# Window Functions Overview

AQL Window Functions provide ways to do secondary calculations like navigating (previous, next), ranking, or aggregating (sum, avg, etc.) across a subset of rows of a table. These are analogous to SQL window functions.

## Overview

### Definition

Window functions are a class of functions that allow you to perform calculations across a set of table rows related to the current row without changing the number of rows returned by the query, as opposed to aggregate functions, which reduce the number of rows returned by the query.

### Syntax

Most Window Functions in AQL have the following parameters:

-> The column used to divide the table rows into multiple groups (partitions).`partition`

(alias`reset`

)-> The column used to order the rows within each partition.`order`

-> The window frame range, specifying the subset of rows related to the current row within the partition for calculations.`frame`

Each parameter corresponds to one of the three basic concepts of window functions: partitioning, ordering, and frame. These concepts will be explained in detail in the following sections.

For now, here are some examples of window functions in AQL:

- The previous row's total orders, ordered by the month of the order creation date:

`previous(orders.total_orders, order: orders.created_at | month())`

- The rank of the current row ordered by the total orders and partitioned by the order status:

`rank(order: orders.total_orders, partition: orders.status)`

- The average of the count of orders, partitioned by
`orders.status`

, ordered by`orders.created_at`

, and calculated in the frame containing the current row and the two rows before it:

`window_avg(count(orders.id), -2..0, order: orders.created_at, partition: orders.status)`

## Types of Window Functions

### Navigation Functions

Navigation functions allow you to access values from other rows within the same partition. Currently, they consist of the next and previous functions. In the future, we plan to add more functions like `first`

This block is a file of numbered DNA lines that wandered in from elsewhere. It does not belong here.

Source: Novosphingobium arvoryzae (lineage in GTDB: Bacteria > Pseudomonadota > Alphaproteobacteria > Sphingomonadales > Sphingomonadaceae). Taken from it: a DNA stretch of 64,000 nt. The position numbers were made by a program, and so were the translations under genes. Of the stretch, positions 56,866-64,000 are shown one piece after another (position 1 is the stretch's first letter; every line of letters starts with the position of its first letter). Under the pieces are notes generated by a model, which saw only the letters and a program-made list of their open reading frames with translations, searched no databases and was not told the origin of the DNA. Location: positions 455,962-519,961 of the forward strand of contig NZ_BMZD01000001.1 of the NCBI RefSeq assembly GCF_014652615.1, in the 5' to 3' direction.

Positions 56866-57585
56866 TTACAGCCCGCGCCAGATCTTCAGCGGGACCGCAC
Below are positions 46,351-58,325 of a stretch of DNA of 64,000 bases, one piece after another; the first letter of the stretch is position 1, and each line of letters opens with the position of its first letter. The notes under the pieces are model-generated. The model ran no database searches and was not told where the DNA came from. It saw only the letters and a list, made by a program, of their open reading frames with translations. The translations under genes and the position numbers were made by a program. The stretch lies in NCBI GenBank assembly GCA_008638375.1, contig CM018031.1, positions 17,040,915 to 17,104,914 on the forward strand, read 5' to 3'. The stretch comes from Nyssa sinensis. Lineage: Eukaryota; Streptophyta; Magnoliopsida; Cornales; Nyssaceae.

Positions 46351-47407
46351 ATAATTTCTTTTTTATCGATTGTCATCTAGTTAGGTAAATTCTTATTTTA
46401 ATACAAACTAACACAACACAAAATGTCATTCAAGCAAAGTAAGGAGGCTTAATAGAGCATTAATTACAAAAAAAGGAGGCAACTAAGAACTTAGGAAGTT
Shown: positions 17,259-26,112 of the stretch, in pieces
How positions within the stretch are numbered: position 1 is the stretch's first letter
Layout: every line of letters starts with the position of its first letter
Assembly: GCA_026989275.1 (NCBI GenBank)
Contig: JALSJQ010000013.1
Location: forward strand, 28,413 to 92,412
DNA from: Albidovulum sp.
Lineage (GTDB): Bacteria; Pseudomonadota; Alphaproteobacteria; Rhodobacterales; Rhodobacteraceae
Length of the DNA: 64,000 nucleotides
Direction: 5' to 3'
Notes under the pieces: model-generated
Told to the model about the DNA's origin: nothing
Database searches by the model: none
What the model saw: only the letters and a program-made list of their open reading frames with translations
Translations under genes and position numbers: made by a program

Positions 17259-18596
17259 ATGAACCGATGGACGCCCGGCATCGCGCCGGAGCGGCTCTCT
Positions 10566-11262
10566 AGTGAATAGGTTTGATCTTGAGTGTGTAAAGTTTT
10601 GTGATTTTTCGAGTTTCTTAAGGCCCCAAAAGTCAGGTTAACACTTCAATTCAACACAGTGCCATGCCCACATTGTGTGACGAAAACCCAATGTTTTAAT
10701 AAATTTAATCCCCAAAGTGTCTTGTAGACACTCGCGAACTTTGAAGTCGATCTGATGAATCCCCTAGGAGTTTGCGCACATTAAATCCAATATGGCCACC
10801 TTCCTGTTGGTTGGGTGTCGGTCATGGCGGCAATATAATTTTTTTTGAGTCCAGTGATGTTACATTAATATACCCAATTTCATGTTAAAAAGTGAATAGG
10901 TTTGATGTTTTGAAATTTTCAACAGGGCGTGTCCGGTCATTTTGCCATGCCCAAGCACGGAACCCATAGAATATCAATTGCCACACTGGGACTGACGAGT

, `last`

, etc.

### Ranking Functions

Ranking functions assign a rank to each row based on the value of a specified column. The rank can be calculated in ascending or descending order. The available ranking functions in AQL are rank and dense_rank. We may introduce more ranking functions in the future, such as `percent_rank`

and `cume_dist`

.

### Aggregate Functions

Currently, Window Aggregate Functions only accept aggregate metrics as input. We plan to support non-aggregate input in the future.

Aggregate functions calculate aggregate values across a subset of rows within a partition. These functions are similar to the aggregate functions in SQL but operate on a subset of rows within a partition. The aggregate functions available in AQL are:

## Basic Concepts

### Partitioning

Partitioning is the process of dividing the rows of a table into groups, each called a **partition**. If no partition is specified, the entire table is treated as a single partition. Partitioning is achieved by grouping rows that share the same value in the partitioning column.

The purpose of partitioning is to limit the scope of the window calculation so that each **row within a partition only "sees" the rows within the same partition**. Consider the following example:

`explore {`

dimensions {

orders.created_at | month(),

orders.status,

}

measures {

total_orders: count(orders.id),

previous: previous(

count(orders.id),

order: orders.created_at | month(),

partition: orders.status,

)

}

}

In this example, for the line of Cancelled Orders in April, even though there are earlier months (e.g., February) with different statuses, they are not included because they belong to a different partition.

### Ordering

Ordering in window functions refers to the process of sorting rows within each partition. It's important to note that window ordering is distinct from the order of the final result set; window ordering does not influence the final arrangement of the results.

We can conceptualize it using this simplified mental model: the original table is duplicated and then sorted within each partition. Each row in the original table uses this internally sorted version to perform its calculations.

For instance, even if the rows in the table are not sorted by any specific criteria, the calculation of a previous row's total orders still accurately references the corresponding row in the sorted table.

### Frame

**Frames** in window functions refer to the range of rows within a partition that are considered for the window calculation. Think about the frame as a "window frame" that moves along the sorted partition relative to the current row.

In AQL, the frame is specified using a range literal, which consists of two integers separated by two dots (`..`

). These integers represent the number of rows before and after the current row, respectively. For example, `-2..0`

indicates the two rows before the current row and the current row itself.

Unbounded frames are also supported by omitting one of the integers. For instance:

`0..`

means from the current row to the last row in the partition.`..0`